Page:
“Okay, since you asked.” Gabrielle leaned forward a little. “It means the oracle bought some lotion that was meant to juice up his manhood and he tried it out on some kid up at the altar.”

Simon straightened up and stared at her. He took a breath to speak, then made a small face. “Ah.”

“So, then someone tried to intervene and ended up scaring him so badly he ran down the stairs. Didn’t realize he’d gotten some of the lotion on his boots and he slipped and cracked his head on the step.” Gabrielle concluded. “So, whoever choked him either did it for that, or to keep him quiet.”

“The girl who confessed.” Simon said. “So that was why!” He put both hands on the table, a wondering look on his face. “They all thought… why didn’t you tell the lot of them?”

Gabrielle studied him in silence for a long moment. “Would they have believed me?” She countered. “Wouldn’t they have just thought he could do as he liked? Ares Oracle?” Her voice sharpened. “Anyway, they assumed Xena killed him.”

Simon gazed thoughtfully at her. “Those stories you told weren’t lies.” He sounded a bit apologetic. “They sounded fantastic, but then…” He paused.

“But then a lot of people died.” Gabrielle sighed. “My point in telling those stories was to try and keep that from happening.”

“I realize that now.” Simon murmured. “But… she could have, isn’t that right?”

“No.” She shifted a little, clasping her hands together. “She couldn’t have.”

“Ah.” Simon also folded his hands together again. “And you knew because you know her so well, as I have heard.”

“I knew because we were in bed together all night.” Gabrielle responded, with a touch of droll humor. “We both got woken up by the watch coming to get her to try and save his sorry ass since Xe’s the best healer in the area.”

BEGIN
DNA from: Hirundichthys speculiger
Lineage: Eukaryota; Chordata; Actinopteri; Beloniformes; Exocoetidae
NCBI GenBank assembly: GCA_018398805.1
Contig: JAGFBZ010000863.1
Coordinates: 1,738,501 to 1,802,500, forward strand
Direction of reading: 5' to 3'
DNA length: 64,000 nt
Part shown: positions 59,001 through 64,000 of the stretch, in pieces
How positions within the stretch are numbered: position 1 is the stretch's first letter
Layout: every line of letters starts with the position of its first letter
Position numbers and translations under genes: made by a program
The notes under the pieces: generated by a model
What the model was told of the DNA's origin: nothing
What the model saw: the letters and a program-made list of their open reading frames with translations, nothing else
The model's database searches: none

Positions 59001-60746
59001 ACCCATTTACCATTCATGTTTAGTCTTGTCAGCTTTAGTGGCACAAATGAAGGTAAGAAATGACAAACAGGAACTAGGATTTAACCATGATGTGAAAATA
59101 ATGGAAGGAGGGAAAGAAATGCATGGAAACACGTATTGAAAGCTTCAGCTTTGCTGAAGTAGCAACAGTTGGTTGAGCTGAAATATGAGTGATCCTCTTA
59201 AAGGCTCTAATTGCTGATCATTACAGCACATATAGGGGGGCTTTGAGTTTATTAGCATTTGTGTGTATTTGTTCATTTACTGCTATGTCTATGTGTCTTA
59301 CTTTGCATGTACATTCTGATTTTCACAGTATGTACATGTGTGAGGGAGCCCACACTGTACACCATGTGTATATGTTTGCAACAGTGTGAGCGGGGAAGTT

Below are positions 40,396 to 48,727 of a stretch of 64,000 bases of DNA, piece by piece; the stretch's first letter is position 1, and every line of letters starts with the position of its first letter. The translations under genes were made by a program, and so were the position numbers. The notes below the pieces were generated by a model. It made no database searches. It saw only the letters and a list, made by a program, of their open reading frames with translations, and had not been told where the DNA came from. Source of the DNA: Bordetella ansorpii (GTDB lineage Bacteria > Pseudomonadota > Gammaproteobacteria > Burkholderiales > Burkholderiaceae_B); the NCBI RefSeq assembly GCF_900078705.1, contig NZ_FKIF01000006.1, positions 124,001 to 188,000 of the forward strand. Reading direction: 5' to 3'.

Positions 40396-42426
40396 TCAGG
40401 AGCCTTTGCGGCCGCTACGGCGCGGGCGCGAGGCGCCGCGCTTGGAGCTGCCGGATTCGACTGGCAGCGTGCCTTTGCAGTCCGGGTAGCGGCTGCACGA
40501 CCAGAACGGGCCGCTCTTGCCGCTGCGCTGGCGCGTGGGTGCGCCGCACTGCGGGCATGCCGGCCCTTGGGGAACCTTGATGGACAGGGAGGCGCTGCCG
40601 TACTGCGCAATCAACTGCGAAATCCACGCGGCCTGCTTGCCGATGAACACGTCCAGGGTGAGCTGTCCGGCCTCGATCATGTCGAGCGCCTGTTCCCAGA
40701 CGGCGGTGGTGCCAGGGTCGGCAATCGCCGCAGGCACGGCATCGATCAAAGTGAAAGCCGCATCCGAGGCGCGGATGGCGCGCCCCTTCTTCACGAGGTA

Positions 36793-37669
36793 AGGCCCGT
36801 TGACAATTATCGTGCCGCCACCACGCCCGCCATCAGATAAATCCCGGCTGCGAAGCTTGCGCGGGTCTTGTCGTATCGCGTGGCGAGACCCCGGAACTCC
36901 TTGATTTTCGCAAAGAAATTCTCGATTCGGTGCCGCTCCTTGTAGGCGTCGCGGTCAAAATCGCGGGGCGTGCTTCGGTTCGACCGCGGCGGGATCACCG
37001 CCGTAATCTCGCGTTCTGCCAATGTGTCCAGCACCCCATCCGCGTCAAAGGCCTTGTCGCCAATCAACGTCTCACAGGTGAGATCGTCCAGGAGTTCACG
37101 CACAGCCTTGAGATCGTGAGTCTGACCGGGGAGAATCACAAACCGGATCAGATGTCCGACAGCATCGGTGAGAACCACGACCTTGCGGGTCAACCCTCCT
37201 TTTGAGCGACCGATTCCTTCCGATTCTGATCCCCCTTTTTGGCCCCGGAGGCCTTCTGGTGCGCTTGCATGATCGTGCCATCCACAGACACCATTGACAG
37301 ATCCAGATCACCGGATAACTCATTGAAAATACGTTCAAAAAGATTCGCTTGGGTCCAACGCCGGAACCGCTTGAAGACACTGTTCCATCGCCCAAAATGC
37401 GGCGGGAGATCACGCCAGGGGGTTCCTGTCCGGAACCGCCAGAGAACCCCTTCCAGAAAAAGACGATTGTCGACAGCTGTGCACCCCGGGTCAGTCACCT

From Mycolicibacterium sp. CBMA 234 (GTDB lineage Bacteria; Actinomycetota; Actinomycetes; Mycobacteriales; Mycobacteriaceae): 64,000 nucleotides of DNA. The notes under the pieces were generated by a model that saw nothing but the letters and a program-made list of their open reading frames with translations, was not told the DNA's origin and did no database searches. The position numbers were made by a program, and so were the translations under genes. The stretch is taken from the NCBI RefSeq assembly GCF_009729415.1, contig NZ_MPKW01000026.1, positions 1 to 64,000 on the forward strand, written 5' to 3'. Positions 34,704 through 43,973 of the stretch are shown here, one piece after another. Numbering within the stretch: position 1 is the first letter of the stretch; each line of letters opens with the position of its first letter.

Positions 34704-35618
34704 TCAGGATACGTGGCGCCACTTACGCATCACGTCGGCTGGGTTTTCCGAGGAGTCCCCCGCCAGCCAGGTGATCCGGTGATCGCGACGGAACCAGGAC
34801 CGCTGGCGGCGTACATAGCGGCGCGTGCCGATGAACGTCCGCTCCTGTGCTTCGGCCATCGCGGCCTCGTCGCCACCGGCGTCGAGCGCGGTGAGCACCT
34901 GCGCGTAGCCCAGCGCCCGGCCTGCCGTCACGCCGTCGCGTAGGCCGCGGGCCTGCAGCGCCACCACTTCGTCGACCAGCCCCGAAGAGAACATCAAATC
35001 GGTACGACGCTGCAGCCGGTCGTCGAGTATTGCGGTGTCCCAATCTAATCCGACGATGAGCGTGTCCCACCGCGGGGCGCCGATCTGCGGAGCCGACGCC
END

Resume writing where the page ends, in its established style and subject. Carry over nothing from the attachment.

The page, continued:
“Oh.”  Simon flushed a little in embarrassment. “Sorry.”

“I wasn’t.” Gabrielle responded. “So, now, you were telling me about the Ithacans?” She added, with a patient expression. “And why you had my people sent for in the middle of a dangerous situation?”

He exhaled. “All right. It was like this. They’d made enemies in the town, and with your Amazons here. None trusted them.” He said. “And, no one wanted to talk to them, so they came to me.”


“They’d been so wrapped up with the Ares people, they didn’t get all the things they wanted in the market, so they asked me to intercede for them and make some deals.”

Gabrielle considered the words, evaluating their possible truth.

“They had a lot of coin, wanted to spend it.” Simon clarified. “You’ve got some really skilled crafters here. That artist is amazing.”


“They were going to leave, wanted to get some pieces from the older ladies before they went.” Simon concluded. “I didn’t think about how it would be dangerous.  So much was going on.”

Truth?  “What was in it for you?”

Simon shrugged a little, separating his hands and lifting them up slightly. “Ten percent of the fee, I get to pocket. Wasn’t much call for my other skills here, so at least I’d be able to eat back out on the road.” He grinned briefly. “I’m sure you remember what that was like.”

Hm.  “I do.” Gabrielle agreed. “Let me ask you this… when they got down into the market, you remember which way they came?”  She asked. “Across the bridge?”